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Raising the bar: Software innovation, ACNS brings the Future Faster

Tech. Sgt. Jason Gillo, a 552nd Air Control Networks Squadron software development lead, created the design of the Micro Ground System. The new software product, which is housed on a USB, saves the Air Force about $900,000 and removes the need to palletize and psychically safeguard 12,000 pounds of equipment (U.S. Air Force photo by 1st Lt. Ashlyn K. Paulson).

Tech. Sgt. Jason Gillo, a 552nd Air Control Networks Squadron software development lead, created the design of the Micro Ground System. The new software product, which is housed on a USB, saves the Air Force about $900,000 and removes the need to palletize and psychically safeguard 12,000 pounds of equipment (U.S. Air Force photo by 1st Lt. Ashlyn K. Paulson).

Tech. Sgt. Jason Gillo, a 552nd Air Control Networks Squadron software development lead, created the design of the Micro Ground System. The new software product, which is housed on a USB, saves the Air Force about $900,000 and removes the need to palletize and psychically safeguard 12,000 pounds of equipment (U.S. Air Force photo by 1st Lt. Ashlyn K. Paulson).

From left to right, Ronald Taite Jr., Terry Jackson, Airman First Class Joel Smith, Tech. Sgt. Jason Gillo, Airman Cameron Stocking, Shelby Koch and Staff Sgt. Daniel Nabours helped create the Micro Ground System. The new software product replaces a legacy planning requirement allowing real time adjustment to mission documents and secure, post flight analysis (U.S. Air Force photo by 1st Lt. Ashlyn K. Paulson).

An E-3 Sentry lands at Tyndall AFB for the first ever COMBAT Sentry Weapons System Evaluation Program. This is the exercise was the Micro Ground System was tested (U.S. Air Force photo by 1st Lt Savanah Bray)

An E-3 Sentry lands at Tyndall AFB for the first ever COMBAT Sentry Weapons System Evaluation Program. This is the exercise was the Micro Ground System was tested (U.S. Air Force photo by 1st Lt Savanah Bray)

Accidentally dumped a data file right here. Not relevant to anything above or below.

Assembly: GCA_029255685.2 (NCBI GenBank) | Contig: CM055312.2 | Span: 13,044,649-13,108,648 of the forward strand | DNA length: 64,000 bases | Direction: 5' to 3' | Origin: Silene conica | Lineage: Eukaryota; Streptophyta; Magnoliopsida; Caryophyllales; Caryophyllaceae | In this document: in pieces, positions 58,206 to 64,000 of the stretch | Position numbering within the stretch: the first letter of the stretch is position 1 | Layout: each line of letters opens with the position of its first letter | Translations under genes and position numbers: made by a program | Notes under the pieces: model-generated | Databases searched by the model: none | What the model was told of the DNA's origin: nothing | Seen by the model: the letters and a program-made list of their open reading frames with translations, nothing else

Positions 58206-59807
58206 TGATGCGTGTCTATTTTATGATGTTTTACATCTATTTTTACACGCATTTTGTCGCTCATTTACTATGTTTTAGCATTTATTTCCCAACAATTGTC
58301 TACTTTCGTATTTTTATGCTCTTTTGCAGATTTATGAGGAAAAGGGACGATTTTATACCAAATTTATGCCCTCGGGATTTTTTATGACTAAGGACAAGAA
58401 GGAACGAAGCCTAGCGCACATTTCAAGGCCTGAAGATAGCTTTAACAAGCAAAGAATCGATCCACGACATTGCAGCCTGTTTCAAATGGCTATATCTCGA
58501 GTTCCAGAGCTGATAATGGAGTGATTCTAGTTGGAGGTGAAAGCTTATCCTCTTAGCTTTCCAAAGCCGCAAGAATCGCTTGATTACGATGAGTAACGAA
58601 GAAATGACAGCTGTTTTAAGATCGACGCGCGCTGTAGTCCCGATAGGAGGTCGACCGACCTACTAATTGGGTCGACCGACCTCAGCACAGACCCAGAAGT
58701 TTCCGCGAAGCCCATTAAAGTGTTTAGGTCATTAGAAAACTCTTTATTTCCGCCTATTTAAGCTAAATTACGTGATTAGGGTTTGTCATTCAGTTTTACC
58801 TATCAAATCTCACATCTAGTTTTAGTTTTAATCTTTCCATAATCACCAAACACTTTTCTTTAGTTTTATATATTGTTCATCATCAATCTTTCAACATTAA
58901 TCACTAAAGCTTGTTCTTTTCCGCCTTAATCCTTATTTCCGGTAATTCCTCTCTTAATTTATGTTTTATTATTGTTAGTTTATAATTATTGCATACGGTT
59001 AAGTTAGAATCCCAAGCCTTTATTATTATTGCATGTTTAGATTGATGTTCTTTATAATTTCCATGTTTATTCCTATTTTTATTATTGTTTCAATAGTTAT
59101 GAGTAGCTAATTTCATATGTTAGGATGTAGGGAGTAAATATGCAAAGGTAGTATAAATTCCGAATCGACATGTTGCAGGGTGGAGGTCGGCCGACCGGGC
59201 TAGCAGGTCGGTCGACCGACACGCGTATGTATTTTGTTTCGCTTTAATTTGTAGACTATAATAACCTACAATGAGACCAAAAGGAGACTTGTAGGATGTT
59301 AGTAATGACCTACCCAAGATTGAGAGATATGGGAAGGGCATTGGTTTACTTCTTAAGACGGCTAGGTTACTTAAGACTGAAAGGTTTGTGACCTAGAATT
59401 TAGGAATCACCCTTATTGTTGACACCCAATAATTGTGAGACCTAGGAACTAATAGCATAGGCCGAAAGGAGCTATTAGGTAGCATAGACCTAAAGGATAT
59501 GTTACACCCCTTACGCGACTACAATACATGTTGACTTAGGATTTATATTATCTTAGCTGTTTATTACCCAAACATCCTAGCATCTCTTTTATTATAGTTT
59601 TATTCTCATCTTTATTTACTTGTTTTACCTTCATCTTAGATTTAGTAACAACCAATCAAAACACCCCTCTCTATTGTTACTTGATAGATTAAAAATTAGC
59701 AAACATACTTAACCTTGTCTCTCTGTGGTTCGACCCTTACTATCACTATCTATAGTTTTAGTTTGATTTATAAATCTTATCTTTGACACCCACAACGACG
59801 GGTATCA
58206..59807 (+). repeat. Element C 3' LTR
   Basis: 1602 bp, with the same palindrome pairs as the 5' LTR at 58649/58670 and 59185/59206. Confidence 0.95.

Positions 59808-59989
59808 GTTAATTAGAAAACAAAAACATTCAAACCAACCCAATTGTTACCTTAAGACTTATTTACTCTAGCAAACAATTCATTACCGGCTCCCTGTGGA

TINKER AIR FORCE BASE, Okla. --

After six months of planning and development, the 552nd Air Control Networks Squadron drastically improved their mission capabilities for the Airborne Warning and Control System fleet by creating a new system solution that can be transported by a six-pound laptop.

“This initiative and its recent success at Combat Sentry encapsulates the brilliance and innovation of the Airman in the ACNS,” said Lt. Col. Thomas Kettles, 552nd ACNS commander.

Known as a Micro Ground System, a laptop replaces a hardware suite that weighed 2,100 pounds, and needed to be shipped to every location the jet traveled to.

“The software product is used to separately capture mission information,” said Tech. Sgt. Jason Gillo, a 552nd ACNS software development lead. The laptop replaces a legacy planning requirement allowing real time adjustment to mission documents and secure, post flight analysis.

The original Deployment Ground System would arrive in six separate boxes at the location, needed five individuals for transportation and required 30 minutes for set up. The new system resides on a secure drive and a flight-approved laptop.

The new design offers several benefits: it can travel with the jet, fewer individuals are needed for training missions, the software is compatible with any AWACS, regardless of the jet’s upgrades, and it is exponentially faster.  A mission transfer now takes 20 seconds instead of 25 minutes.

“Since its conception in 2019, the development has been influenced by almost every Airmen in our shop,” said Gillo.  "Having the more tailorable and user operable system has meant significant improvement in mission planning, execution, and post-mission analysis."

The new product was so effective that it was requested for operational testing. During EXERCISE COMBAT SENTRY in July, the MGS was originally approved for departure and return flights only. After witnessing immediate benefits, the detachment commander requested the MGS was used for every mission flown during the exercise.

The MGS eliminated setup time but also added critical integrity to the data retrieved from the mission. The smaller size saves the Air Force about $900,000 and removes the need to palletize and physically safeguard 12,000 pounds of equipment.

“I’m honored to serve with the innovative minds of the ACNS Airman,” said Maj. Edward Wilson Jr., 552 ACNS cyber support flight commander. “The team is working several projects to hone skillsets and capabilities that cannot easily be replicated. Gillo’s efforts answered the need of our force: a faster, leaner and lower profile solution.”

The 552nd Air Control Wing plans to use the MGS during EXERCISE ASTRAL KNIGHT in September for additional development and testing, and will continue to work it on local sorties.

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